US Release Date: 11-27-1920
Directed by: Fred Niblo
- Douglas Fairbanks, as
- Don Diego Vega/Senor Zorro
- Marguerite De La Motte, as
- Lolita Pulido
- Robert McKim, as
- Captain Juan Ramon
- Noah Beery, as
- Sergeant Pedro Gonzales
- Charles Hill Mailes, as
- Don Carlos Pulido
- Claire McDowell, as
- Dona Catalina Pulido
- George Periolat as
- Governor Alvarado
Douglas Fairbanks and Robert McKim in The Mark of Zorro.
The Mark of Zorro made Douglas Fairbanks a superstar. He was the first action hero and though he was already middle-aged the man was amazingly fit and agile as this movie proves. The character of Zorro is really the first cinematic superhero. Young boys all around the world donned homemade capes and masks in imitation of their daring hero. It is easy to see how he influenced later superheroes like Batman and Superman and though many later remakes have been hugely successful, most notably Tyrone Powers' version, this original silent movie remains definitive.
Don Diego Vega, rich Spanish nobleman, with an effete demeanor and a fondness for silk handkerchief tricks is really the dashing and mysterious Zorro, a brave figure riding the 1820's southern California countryside helping the poor against the 'Sentinels of Oppression'. He leaves his trademark, a sword slash in the shape of the letter Z, in the flesh of his victims.
He meets and falls in love with the daughter of a once prominent family. Lolita, as she is named, has eyes only for the swarthy Zorro, never suspecting that they are one and the same person. When the dastardly Captain Ramon abducts the lovely senorita, Zorro must ride to the rescue, eventually overthrowing the corrupt Governor Alvarado and convincing Sergeant Gonzales and his men to join his side. The movie culminates with the revelation of Zorro's true identity, then the final kiss and fade to black.
This movie has much in common with silent comedies, it is fast paced and filled with eye-popping physical stunts. Zorro swings from balconies, jumps from rooftop to rooftop, through open windows, even leaping over a donkey in one scene. And then, of course, are the sword fights. They are realistic and well choreographed.
It is a shame that silent movies seem to have been forgotten by all but a handful of today's movie-going public. As this movie so deftly demonstrates, they are highly entertaining and completely charming in their exuberant innocence.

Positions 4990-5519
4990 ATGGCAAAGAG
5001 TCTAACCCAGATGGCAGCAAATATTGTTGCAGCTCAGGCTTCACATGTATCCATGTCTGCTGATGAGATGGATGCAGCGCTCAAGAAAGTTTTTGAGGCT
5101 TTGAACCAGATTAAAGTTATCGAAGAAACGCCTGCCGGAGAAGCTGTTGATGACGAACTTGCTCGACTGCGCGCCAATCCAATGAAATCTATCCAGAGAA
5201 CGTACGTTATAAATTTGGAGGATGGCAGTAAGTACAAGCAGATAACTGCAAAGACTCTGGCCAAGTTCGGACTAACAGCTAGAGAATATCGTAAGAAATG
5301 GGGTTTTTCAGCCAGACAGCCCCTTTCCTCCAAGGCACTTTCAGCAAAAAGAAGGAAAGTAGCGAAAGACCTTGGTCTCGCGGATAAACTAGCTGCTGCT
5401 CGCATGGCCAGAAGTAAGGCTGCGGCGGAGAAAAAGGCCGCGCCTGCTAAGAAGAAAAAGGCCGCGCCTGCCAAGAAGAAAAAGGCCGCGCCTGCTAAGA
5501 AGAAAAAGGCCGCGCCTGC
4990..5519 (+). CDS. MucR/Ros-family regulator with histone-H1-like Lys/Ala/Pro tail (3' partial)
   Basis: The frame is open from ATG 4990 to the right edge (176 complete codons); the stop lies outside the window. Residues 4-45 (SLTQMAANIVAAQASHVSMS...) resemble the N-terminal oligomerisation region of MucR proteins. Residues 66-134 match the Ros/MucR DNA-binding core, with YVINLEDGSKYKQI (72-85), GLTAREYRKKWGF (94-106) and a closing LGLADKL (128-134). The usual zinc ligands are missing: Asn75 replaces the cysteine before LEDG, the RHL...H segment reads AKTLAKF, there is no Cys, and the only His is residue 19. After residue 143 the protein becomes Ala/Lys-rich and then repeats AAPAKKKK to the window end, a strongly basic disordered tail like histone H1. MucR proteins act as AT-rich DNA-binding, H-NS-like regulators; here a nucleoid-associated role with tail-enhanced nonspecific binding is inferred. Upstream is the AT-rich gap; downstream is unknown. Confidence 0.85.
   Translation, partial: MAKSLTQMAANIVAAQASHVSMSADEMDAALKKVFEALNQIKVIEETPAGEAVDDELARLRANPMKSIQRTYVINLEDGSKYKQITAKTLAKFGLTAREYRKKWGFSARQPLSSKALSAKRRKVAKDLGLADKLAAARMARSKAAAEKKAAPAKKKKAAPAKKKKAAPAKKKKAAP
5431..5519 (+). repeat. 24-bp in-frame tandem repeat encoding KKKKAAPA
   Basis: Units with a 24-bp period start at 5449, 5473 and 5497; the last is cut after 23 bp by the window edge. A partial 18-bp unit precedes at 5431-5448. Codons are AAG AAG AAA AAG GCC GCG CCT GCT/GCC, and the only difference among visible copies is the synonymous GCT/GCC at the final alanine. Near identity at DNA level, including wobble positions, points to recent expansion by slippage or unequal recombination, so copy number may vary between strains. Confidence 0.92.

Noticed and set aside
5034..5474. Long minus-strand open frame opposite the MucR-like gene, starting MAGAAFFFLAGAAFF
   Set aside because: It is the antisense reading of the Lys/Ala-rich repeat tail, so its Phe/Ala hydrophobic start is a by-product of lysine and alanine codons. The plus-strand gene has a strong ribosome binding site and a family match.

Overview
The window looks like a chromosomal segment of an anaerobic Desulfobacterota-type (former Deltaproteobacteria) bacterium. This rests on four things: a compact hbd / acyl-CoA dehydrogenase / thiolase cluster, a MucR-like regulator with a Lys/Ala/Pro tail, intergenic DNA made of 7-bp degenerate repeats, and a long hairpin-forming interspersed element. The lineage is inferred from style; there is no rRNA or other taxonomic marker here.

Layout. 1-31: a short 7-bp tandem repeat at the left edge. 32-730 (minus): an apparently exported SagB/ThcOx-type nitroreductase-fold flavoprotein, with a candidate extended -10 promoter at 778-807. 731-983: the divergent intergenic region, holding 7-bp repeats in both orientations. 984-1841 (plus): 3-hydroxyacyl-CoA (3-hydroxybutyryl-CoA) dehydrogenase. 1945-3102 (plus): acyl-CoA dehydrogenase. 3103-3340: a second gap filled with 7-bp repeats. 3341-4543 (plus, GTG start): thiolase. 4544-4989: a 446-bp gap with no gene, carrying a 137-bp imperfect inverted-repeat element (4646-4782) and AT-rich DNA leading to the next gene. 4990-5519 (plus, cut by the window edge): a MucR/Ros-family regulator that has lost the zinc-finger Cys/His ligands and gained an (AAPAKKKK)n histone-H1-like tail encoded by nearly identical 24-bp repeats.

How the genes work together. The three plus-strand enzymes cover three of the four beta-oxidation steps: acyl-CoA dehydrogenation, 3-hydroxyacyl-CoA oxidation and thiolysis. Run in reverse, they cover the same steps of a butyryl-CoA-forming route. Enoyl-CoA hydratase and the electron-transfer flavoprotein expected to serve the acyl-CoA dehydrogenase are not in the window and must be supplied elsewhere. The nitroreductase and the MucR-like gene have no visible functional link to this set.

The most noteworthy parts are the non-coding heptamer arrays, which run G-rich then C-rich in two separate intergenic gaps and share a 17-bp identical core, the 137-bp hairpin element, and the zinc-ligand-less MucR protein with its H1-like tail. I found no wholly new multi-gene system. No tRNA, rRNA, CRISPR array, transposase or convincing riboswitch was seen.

Fairbanks as Zorro.
I prefer Tyrone Power's Zorro, but the 1940 version owes much to this one. Many scenes and ideas are copied. Fairbanks smiles his way through the film. It is his charm that makes the character, but it also dissolves any tension. When being pursued by an angry group of soldiers he stops to eat?
Patrick is right about the influence this had on future super heroes. Zorro has a secret entrance to an underground lair like Batman. A girl is in love with his masked persona, but is annoyed by his unmasked one, just like Lois Lane.
The version I saw was not in great shape, and a bit hard to watch, but it still entertained. My favorite line is when Lolita's parents tell Don Diego that Ramon tried to rape her, and all he responds is a bored, "So many unpleasant things happen. It is most fatiguing."
The real highlight is the end when Fairbanks jumps and runs all over the place. Douglas Fairbanks did all of his own stunts as was the tradition then. Shortly after making this film he became friends with Yakima Canutt, a rodeo champion and bit actor in westerns. They worked out together at Fairbanks' gym. Fairbanks went on to use some of Canutt's moves in other movies, while Canutt went on to become the first notable Hollywood stuntman.
Douglas Fairbanks swashes a buckle as Zorro in The Mark of Zorro.
Zorro really was an early prototype for today's superheroes. There are other early heroes like Tarzan, Sherlock Holmes and Robin Hood, but Zorro had the costume, the mask, the secret lair and the secret identity that we associate so much with superheroes. The makers of Batman especially owe him a debt.
One interesting angle about Zorro is that it is the masked adventurer that is his secret identity and not the effete persona of Don Diego Vega. His true personality is that of the charming rogue and he's acting when he's not wearing the mask. Where Peter Parker and Clark Kent sometimes wish they could feel the love for who they are when they're not in costume, Zorro is only his true self when he's wearing the black cape.
This is a fast paced comic adventure tale. I'm not the fan of silent movies that my brothers are. I tend to like them short and funny. And while this movie is over an hour, it feels shorter as it moves along at a nice pace. Nothing is taken too seriously and Zorro is someone you can root for the whole way.
Fairbanks is great in the role. He jumps and leaps his way across the screen like a whirling dervish, rarely sitting still while he's wearing the mask. His antics are even more impressive when you learn that he was in his late 30s and a heavy smoker when he made this film.
A simple tale, The Mark of Zorro is fun and fast paced. It's easy to see why it was such a hit over 90 years ago and why it still holds up pretty damn well today.
Photos © Copyright United Artists (1920)